As the clock in the corner of the Rod Laver Arena ticked quarter to midnight local time, the Scot, who recovered after twisting his ankle early in the fourth set, snarled and clawed his way to a 4-6, 7-6, 3-6, 7-6, 2-6 win.
Murray had looked unshakeable in earlier rounds as opponent after opponent struggled in vein to take a set off him. But even the might of the 17-time Grand Slam winning Swiss could only force the Brit to relinquish two after tie-breaks.
"It was really tough out, I'm just glad I got through it," admitted an exhausted Murray, who will now face the unnerving task of stopping Novak Djokovic claiming a record third consecutive Aussie Open.
"Roger is a great player and I always knew it was going to be hard. It was a real test for me but I'm just delighted to be in the final."
And so he should be, as it quite easily could have slipped away from him on more than one occasion.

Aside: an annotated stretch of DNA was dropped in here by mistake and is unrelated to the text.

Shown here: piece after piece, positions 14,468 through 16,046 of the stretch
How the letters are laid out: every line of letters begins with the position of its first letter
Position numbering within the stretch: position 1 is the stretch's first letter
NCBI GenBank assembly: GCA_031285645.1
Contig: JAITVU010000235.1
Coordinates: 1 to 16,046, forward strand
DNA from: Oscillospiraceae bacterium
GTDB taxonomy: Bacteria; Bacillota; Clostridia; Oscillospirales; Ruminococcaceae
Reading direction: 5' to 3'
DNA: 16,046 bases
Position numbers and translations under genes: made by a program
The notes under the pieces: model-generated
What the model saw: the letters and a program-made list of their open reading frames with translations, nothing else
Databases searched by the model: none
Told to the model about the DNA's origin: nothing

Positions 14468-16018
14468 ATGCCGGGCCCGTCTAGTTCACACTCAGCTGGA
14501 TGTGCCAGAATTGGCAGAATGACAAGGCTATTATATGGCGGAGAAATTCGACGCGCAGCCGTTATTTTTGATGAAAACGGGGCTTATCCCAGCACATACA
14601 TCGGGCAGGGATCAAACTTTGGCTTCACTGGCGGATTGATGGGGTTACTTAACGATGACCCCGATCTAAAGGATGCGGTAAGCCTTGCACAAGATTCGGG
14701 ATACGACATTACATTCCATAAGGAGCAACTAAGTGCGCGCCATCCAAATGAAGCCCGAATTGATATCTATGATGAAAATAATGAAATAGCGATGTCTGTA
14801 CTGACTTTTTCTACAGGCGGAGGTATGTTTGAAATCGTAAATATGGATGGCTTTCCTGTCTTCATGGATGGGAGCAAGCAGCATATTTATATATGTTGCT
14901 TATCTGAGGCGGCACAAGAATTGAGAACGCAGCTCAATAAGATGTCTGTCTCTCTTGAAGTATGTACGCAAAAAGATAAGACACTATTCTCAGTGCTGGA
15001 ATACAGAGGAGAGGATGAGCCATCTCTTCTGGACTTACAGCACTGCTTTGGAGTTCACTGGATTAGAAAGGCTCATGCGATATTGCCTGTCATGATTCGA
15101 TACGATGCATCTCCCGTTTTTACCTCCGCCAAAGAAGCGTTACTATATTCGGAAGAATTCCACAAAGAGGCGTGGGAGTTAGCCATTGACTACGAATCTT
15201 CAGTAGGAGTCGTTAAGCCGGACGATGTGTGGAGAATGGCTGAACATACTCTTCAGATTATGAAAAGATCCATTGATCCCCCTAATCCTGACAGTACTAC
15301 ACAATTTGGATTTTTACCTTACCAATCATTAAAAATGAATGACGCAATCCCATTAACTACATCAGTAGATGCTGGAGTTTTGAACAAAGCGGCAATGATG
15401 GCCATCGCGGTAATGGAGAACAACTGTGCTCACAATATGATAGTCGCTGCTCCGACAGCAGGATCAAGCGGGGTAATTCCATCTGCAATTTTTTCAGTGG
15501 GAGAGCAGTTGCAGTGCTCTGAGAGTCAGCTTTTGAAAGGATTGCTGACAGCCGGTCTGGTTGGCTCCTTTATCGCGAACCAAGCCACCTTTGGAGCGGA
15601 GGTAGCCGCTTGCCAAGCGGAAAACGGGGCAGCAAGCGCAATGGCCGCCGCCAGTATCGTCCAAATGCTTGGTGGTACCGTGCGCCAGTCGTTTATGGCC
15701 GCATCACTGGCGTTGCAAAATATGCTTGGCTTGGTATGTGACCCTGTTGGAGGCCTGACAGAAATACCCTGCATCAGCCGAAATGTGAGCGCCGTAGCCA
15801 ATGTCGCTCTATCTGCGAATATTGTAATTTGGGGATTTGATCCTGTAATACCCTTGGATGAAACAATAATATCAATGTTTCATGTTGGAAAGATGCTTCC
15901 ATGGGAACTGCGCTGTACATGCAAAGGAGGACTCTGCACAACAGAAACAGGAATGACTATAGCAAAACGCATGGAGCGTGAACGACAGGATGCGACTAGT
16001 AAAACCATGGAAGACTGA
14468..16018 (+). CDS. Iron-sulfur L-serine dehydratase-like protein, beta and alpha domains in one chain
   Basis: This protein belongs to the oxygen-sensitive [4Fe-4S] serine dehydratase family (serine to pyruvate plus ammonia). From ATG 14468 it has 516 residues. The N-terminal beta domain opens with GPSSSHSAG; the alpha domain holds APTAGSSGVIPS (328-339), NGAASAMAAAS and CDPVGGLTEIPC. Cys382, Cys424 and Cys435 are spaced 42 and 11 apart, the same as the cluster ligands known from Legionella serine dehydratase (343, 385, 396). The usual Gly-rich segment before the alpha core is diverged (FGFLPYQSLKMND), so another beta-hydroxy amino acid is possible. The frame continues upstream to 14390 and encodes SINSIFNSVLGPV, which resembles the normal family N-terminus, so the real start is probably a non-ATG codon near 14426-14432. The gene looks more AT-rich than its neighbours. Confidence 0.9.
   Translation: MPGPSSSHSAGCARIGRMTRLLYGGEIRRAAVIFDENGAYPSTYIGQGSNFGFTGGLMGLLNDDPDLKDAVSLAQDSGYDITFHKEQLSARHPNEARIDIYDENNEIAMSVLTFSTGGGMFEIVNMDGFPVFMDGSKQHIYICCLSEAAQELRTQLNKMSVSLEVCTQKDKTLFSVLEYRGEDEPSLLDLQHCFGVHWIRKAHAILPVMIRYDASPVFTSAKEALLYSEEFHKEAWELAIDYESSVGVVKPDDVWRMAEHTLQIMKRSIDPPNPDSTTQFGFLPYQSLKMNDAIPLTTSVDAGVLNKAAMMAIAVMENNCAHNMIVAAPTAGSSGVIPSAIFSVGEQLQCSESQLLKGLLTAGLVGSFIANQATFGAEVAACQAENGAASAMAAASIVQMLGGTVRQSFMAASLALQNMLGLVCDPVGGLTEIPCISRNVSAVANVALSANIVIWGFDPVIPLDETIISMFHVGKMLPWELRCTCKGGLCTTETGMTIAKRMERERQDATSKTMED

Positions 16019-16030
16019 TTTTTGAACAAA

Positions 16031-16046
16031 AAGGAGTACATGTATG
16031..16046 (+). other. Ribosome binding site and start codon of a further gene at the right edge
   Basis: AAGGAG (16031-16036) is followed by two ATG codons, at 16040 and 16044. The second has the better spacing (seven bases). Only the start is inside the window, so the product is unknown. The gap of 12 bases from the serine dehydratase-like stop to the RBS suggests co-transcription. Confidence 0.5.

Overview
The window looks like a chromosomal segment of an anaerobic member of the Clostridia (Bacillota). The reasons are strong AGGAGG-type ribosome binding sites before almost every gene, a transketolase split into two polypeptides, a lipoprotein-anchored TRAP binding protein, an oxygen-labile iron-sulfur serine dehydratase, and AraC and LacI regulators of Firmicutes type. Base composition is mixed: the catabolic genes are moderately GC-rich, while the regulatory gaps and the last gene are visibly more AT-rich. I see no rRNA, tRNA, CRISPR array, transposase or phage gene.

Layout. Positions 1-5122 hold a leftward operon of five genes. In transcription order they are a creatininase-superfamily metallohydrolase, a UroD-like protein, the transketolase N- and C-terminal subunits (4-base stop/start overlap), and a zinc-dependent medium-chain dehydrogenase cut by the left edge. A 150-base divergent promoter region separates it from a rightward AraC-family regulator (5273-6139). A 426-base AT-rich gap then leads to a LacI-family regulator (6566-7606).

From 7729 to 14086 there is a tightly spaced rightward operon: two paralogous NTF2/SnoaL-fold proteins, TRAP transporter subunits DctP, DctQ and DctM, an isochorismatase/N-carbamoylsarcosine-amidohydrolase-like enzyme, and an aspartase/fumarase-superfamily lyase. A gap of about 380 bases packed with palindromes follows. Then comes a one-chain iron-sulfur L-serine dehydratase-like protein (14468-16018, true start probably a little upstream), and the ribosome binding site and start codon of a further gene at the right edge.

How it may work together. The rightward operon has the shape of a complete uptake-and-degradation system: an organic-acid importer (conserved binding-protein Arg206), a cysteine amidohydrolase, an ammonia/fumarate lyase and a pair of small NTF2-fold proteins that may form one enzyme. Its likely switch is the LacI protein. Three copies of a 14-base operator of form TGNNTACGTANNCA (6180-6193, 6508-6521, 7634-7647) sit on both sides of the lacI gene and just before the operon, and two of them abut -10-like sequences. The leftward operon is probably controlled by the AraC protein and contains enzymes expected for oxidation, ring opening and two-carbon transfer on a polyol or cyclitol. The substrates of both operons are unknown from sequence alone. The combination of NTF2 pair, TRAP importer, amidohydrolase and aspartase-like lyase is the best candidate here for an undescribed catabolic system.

Murray, looking to reach his third Melbourne final, made a strong start to the match, before a combination of unforced errors and sublime play from the Swiss allowed his opponent to creep back into the match when it looked to be beyond him.
However, if the Brit's maiden major win at Flushing Meadows has taught us long-suffering Scots anything, is that Murray genuinely doesn't know when he's beaten.
And this attitude served him well as he fought his way back into the match not once but twice after seeing both tie-breaks slip away from him, something a younger Murray - or one without the guiding hand of coach Ivan Lendl - would have failed to do.
"When his back is against the wall, Roger plays some unbelievable shots," said Murray.
"I've been known for losing a few big matches. I'd never beaten Roger in a big match until the Olympics but it definitely has helped me. I didn't see much of Novak's semi but I heard he played extremely well. I think this is third Australian Open in a row and I'll need to play at my best to beat him. I'm sure that I can.
Things are beginning to look up Down Under.